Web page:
[plt-scheme] Why do folks implement *dynamically* typed languages?

From: Michael Vanier (mvanier at cs.caltech.edu)
Date: Wed May 30 14:37:17 EDT 2007

I find this analogy quite amusing, since every time I use PowerPoint I have to manually turn off all 
the autocorrect options because it invariably corrects things in ways I don't want.  I find myself 
saying "just do what I want!" over and over again.  Apparently other M$ products do the same; I had 
a friend write me an email about improv comedy where all the "improv"s were changed to "improve" -- 
after all, everyone knows that "improv" isn't a word, right?

BTW one aspect of this discussion that Matthias alluded to but didn't describe in detail is 
languages with dependent type systems e.g. Epigram.  In those languages, the type system is 
extremely powerful but also undecidable, so the programmer takes on the proof obligations 
him/herself.  My impression is that advanced statically-typed languages are moving in this 
direction, which may make the boundary between such languages and Scheme very small indeed.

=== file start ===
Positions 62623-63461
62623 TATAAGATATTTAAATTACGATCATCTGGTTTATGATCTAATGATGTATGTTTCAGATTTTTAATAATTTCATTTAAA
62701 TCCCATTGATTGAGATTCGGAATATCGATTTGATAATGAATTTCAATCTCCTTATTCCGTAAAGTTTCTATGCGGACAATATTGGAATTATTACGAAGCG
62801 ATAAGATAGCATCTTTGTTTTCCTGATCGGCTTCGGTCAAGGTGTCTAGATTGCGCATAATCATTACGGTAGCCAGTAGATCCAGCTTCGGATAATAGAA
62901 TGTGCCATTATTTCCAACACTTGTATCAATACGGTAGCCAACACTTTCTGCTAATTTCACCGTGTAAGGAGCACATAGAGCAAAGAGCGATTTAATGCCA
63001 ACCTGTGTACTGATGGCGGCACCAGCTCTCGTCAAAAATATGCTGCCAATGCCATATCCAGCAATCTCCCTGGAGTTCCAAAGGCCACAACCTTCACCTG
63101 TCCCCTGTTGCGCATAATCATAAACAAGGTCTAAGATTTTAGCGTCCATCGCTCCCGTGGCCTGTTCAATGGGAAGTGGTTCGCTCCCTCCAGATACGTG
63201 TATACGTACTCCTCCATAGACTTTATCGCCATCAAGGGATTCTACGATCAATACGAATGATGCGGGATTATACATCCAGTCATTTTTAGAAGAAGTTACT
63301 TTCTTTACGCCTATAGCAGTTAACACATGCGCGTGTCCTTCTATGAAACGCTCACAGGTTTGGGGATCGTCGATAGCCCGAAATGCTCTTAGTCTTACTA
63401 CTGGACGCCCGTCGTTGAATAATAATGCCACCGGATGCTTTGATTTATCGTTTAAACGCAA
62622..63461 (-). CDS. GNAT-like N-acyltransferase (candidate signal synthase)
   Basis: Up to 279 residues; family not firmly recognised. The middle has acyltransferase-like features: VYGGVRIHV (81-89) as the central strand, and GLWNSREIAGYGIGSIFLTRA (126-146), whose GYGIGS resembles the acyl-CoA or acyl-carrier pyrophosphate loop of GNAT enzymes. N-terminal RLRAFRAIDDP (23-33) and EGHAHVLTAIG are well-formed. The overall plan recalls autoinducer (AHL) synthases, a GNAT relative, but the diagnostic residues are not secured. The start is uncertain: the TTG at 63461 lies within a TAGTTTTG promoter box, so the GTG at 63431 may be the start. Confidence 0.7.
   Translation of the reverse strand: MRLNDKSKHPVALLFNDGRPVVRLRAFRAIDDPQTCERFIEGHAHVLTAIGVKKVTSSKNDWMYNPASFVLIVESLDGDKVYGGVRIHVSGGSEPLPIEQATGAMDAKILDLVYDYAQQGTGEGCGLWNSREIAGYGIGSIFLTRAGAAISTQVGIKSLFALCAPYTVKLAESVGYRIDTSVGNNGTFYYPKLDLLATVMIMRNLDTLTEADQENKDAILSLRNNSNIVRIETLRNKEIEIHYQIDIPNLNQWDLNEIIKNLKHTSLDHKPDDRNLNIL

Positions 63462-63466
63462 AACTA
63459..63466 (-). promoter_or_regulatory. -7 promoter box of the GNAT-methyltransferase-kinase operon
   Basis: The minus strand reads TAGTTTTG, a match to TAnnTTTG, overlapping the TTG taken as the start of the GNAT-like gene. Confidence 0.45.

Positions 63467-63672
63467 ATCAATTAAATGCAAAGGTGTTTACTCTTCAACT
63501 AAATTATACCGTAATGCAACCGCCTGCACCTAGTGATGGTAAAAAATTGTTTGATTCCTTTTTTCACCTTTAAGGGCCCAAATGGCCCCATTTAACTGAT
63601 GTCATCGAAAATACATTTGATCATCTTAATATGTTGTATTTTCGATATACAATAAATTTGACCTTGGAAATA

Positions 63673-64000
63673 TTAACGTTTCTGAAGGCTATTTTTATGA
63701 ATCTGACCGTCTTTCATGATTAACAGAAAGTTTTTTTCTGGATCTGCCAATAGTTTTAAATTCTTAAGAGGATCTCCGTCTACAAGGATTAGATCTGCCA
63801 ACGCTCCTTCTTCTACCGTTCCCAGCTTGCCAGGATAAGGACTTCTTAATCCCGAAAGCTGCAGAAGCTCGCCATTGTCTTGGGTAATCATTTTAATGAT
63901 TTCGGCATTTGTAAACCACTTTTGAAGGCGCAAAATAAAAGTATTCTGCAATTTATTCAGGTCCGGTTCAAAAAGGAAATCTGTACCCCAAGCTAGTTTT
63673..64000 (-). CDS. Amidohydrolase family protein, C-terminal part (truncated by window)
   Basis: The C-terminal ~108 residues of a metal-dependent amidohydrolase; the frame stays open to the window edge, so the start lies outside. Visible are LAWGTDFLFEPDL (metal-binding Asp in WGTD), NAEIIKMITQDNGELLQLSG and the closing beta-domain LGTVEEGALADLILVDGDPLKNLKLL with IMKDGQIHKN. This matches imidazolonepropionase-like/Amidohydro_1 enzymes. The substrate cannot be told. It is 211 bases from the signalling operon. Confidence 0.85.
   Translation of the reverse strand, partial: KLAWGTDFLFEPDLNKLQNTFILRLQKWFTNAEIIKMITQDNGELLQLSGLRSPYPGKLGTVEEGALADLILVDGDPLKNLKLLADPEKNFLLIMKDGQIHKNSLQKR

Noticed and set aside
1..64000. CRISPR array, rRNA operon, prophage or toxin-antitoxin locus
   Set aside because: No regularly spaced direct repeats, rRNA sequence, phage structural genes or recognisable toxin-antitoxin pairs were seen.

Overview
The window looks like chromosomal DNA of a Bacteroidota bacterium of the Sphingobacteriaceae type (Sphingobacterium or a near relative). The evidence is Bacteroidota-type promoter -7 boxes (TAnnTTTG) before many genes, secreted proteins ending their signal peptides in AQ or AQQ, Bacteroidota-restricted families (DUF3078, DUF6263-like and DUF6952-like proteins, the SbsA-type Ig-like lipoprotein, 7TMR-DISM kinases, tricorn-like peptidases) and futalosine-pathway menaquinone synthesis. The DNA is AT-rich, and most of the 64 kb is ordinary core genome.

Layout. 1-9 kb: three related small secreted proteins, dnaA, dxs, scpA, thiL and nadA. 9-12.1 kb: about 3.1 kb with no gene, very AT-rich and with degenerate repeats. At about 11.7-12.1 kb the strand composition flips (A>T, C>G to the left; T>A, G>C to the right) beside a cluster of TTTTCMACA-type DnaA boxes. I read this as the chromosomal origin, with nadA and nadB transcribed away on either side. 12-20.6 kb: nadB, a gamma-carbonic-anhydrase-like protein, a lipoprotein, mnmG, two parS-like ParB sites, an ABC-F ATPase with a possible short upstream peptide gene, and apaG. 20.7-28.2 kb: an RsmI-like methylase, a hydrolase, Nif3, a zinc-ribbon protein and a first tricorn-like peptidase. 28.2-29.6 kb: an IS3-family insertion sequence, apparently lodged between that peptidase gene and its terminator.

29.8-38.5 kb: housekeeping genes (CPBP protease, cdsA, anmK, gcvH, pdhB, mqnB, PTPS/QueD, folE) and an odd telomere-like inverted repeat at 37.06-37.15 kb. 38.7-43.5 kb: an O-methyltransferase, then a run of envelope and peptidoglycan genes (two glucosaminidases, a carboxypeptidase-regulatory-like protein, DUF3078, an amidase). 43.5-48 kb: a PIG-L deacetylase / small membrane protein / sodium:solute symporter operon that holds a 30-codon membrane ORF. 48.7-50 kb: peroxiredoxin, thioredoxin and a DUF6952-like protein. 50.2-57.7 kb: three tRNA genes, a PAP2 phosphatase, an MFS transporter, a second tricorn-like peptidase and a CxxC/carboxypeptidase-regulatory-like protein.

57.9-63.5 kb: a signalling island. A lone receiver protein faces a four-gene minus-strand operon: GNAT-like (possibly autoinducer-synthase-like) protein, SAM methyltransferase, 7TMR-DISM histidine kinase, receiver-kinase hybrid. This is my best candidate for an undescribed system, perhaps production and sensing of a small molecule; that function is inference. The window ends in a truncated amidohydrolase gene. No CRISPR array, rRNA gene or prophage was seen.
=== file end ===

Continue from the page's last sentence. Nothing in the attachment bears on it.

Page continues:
Mark Engelberg wrote:
> I like Matthias' comparison of static type checking in programming to
> a spell checker in writing.
> Spell checkers are useful, but would you use a spell checker if the
> cost of doing so was that your word processor would not allow you to
> use any words in your document that were not in the spell checker's
> dictionary?  It might be worth it to you if you're a really bad
> speller, if you're working on a pretty standard document with no
> specialized vocabulary, or if you simply tend to be unimaginative in
> your word choice.  Of course, the spell checker can't guarantee your
> document is perfect -- if you make a typo replacing one word with
> another legal word, the checker probably won't pick up on that.  So
> really, you need to proofread your document anyway.  Good spellers
> will make few mistakes, and will catch almost all of the mistakes upon
> proofreading their own paper.  Those people would gladly ditch a
> constraining spellchecker, finding it of limited value, and prefer the
> freedom of expression that comes from choosing their own words.
> --Mark

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